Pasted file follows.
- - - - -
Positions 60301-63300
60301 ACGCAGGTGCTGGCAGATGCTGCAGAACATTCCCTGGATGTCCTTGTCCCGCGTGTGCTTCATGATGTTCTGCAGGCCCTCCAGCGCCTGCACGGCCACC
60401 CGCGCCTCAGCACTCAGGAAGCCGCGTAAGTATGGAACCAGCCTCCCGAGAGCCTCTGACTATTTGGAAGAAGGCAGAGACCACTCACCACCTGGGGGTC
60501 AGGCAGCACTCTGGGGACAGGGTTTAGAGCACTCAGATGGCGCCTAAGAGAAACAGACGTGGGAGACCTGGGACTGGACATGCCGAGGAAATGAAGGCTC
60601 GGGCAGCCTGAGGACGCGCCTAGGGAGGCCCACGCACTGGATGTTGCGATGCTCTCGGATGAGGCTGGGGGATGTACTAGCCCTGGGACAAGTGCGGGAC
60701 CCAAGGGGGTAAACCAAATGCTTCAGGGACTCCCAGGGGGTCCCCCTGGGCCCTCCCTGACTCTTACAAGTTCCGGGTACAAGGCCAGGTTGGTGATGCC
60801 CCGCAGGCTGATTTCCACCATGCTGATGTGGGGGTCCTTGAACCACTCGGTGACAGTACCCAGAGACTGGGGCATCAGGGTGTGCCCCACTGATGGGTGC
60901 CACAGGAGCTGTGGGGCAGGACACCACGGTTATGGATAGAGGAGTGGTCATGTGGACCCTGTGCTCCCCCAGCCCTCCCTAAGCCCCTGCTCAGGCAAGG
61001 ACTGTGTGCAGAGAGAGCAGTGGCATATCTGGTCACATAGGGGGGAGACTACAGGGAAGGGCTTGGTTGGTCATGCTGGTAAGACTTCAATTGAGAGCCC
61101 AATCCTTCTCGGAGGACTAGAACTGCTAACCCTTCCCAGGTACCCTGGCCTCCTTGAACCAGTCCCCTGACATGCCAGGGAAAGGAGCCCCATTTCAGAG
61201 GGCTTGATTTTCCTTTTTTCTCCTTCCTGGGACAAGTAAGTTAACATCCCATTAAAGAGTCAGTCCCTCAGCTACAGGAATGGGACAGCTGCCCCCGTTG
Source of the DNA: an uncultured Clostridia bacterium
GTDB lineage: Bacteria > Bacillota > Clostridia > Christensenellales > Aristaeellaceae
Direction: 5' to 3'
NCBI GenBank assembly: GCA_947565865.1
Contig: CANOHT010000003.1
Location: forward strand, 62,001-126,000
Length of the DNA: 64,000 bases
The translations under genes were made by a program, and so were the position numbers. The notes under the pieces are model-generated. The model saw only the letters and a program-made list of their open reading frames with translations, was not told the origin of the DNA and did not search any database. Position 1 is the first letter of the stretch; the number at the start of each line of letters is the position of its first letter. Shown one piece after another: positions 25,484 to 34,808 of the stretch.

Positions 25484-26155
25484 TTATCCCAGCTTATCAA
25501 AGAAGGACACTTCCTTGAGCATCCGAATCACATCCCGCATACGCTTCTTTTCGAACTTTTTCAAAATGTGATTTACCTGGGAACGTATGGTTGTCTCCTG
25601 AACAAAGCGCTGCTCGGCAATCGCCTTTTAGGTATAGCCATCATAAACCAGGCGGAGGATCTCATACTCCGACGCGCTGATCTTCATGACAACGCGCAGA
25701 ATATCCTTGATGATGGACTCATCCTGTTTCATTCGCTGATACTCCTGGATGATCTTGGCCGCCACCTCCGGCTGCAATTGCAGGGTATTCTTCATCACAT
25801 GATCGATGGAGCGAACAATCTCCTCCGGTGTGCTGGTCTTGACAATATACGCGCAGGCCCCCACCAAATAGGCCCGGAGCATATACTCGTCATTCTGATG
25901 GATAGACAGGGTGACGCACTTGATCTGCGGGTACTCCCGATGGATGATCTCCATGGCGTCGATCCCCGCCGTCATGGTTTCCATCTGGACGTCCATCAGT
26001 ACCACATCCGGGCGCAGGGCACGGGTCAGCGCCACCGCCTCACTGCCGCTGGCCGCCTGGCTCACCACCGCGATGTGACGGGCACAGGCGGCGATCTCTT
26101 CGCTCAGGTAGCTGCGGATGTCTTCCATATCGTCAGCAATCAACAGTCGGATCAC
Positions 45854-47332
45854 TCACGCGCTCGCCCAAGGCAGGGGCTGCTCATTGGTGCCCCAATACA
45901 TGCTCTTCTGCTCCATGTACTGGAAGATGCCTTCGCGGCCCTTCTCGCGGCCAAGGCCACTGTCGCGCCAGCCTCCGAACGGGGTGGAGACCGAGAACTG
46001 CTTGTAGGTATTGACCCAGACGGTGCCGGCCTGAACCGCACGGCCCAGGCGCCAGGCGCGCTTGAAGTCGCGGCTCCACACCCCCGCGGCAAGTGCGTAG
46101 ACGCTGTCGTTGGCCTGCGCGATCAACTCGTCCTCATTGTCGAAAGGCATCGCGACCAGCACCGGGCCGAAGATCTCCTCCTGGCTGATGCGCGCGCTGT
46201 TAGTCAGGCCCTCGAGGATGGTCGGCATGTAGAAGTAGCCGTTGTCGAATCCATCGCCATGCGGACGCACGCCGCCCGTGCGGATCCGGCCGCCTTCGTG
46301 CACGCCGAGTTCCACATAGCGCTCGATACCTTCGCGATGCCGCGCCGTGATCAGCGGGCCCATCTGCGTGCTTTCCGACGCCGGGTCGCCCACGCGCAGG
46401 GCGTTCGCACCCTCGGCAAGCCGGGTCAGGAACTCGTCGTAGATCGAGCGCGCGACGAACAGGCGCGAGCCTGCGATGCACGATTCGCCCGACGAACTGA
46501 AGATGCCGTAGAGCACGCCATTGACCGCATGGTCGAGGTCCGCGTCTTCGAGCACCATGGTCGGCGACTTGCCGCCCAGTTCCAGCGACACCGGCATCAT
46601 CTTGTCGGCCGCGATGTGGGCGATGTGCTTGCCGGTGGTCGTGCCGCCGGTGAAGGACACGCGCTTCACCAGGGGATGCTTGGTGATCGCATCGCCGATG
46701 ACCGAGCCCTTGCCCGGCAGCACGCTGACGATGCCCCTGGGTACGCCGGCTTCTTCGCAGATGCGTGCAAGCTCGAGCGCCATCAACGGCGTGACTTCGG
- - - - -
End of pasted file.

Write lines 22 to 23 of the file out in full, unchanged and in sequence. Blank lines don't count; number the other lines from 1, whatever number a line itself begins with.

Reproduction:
25501 AGAAGGACACTTCCTTGAGCATCCGAATCACATCCCGCATACGCTTCTTTTCGAACTTTTTCAAAATGTGATTTACCTGGGAACGTATGGTTGTCTCCTG
25601 AACAAAGCGCTGCTCGGCAATCGCCTTTTAGGTATAGCCATCATAAACCAGGCGGAGGATCTCATACTCCGACGCGCTGATCTTCATGACAACGCGCAGA